Watching him with the backpack we realized that it was seemingly bottomless and he could pull anything from a GPS to a mini-sluice box out of there. Is it just us or do you wonder what else is in that thing? We had to ask Freddy just what was in there.

True to his good nature, not only did he tell us what was in there he decided to show us in a series of short videos taken with his iPhone. You have to watch - it's like watching a magician - he just keeps pulling this out of it and explaining to us what they are for.

We've got the first three videos for you here now and we'll be posting the final three after The Dirt airs on Friday at 8/7c. Yes. That's right - though the videos are short, it take six whole videos to cover all of Freddy's gear.

Thanks for sharing with us Freddy!

  

 

Don't forget to come back after The Dirt on Friday at 8/7c - there's still more coming out of that backback!

The "Real" in Reality TV

08/16/2013

Gold-rush-peru-driving-to-mine-250x150Even for those of us who work on Gold Rush and know a lot about the behind-the-scenes action, it’s always an eye-opener when we hear from one of our producers out in the field. We just got a note from Tom who rides herd over things, and he was describing some of the moments they had in Peru after they landed. His tales about settling in to Todd’s quest for gold are so good we have to share.

“In the hotel we met with the team medic Mike. We knew we were going to be at high altitudes but didn’t exactly know what to expect. Mike tells us there are symptoms and dangers of working in high altitudes and the thinner air. One thing is the headaches, but we find out if we start having nausea or vomiting we could be in serious trouble. Even though we knew Peru would be different, some of us start to wonder how we will get along, much less prospect for gold in these conditions.”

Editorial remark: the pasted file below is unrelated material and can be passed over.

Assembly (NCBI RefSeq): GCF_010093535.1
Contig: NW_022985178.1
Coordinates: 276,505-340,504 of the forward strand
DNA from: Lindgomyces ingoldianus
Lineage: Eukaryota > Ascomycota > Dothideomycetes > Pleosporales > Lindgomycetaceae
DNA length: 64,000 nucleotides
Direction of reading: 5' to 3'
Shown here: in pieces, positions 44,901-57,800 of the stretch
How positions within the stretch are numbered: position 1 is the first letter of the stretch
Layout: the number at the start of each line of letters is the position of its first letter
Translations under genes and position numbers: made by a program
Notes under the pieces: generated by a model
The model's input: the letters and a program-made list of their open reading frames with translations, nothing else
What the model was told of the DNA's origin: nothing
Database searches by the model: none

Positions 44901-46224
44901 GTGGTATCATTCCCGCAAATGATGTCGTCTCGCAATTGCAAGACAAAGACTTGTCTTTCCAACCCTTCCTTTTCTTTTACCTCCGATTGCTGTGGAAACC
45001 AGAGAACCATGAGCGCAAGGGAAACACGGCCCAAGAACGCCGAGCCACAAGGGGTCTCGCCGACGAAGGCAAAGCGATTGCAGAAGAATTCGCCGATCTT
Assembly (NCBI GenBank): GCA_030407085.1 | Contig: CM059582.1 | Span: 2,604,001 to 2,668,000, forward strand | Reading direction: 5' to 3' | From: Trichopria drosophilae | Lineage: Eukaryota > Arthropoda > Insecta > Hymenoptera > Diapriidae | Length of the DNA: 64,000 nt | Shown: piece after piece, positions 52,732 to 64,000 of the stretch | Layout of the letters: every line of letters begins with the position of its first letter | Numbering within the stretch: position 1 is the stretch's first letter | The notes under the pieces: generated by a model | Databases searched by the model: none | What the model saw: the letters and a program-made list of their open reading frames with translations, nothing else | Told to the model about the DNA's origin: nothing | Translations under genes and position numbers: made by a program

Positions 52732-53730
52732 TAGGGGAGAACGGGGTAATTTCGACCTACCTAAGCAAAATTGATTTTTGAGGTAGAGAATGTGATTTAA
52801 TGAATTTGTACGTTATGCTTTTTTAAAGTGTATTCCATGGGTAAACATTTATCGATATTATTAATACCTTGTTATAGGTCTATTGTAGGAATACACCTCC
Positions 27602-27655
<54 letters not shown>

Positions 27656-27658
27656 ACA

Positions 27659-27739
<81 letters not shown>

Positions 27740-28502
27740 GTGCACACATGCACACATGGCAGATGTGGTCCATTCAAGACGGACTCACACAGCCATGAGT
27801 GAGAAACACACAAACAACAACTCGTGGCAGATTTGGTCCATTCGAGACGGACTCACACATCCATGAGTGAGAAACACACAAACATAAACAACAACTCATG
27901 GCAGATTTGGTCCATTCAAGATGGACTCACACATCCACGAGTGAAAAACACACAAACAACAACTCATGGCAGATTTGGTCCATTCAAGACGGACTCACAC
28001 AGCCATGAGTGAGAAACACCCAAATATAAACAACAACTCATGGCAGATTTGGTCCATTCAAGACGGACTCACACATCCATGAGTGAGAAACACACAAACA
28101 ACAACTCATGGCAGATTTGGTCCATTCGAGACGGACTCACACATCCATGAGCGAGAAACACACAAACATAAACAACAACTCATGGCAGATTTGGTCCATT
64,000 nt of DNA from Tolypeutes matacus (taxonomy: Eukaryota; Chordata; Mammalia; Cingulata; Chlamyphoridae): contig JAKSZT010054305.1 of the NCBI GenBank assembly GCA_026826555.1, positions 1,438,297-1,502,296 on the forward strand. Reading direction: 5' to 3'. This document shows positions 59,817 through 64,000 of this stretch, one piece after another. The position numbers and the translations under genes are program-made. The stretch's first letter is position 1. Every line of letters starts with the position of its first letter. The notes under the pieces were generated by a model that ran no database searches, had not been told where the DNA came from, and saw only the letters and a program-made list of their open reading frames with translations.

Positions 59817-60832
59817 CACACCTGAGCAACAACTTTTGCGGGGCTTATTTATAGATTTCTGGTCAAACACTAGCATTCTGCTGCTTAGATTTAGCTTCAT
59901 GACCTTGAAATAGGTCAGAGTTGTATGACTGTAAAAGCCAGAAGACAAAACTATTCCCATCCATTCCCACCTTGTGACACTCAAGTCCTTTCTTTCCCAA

We all remember the Peru episode where Todd and some of the other crew members are talking about having headaches. All we can say after hearing the pep talk that Mike gave, is we’re glad they didn’t have anything more serious to contend with related to altitude sickness.

That they didn’t is surprising given that the contact Todd has – Alex – tells the team they are going to La Rinconada. Here’s Tom’s take on that:

“We find out from Alex we are going to La Rinconada – the highest city in the world. So we are thinking about the altitude issues, but we actually hear from the director, Tim, that one of the biggest dangers could actually be getting from place to place. The roads are dangerous with buses and minivans flying round bends; the locals don’t follow any rules of the road. The roads are narrow with drop-offs that are going to be scary during the day but completely off limits at night since it’s too dangerous.  So now we had to plan how to get Todd and the team back and forth to prospecting sites without hitting nightfall.”

It turns out to be the road that determines the Hoffman Crew’s fate in La Rinconada, Peru. Though they work with the locals to get prospecting rights, as the team heads down the mountain on that crazy road they come across two busses that have had a head on collision. That would be bad enough in case people were injured, but as we know from the show it actually is the tension building on the side of the road that convinces the Hoffman crew and the production company to get out of there.

It’s that experience that makes Todd decide he wouldn’t want to risk his life and those of his Crew running up and down that mountain road for all the gold in… well, you know.

We love hearing from Tom and the production crew out in the field. We’re reminded how raw and real  the moments are that they capture for Gold Rush fans. We’re hoping we hear more from Tom and the others in the field so we can get some of these inside stories they couldn’t capture on film. Come on back Tom!!

See photos from Peru.

See video from the trip.

About The Blog
The Gold Rush Blog is the place to find the latest news and behind-the-scenes action from the cast, crew, and producers of Gold Rush. It's also about you; we'll feature fan tweets, posts and questions!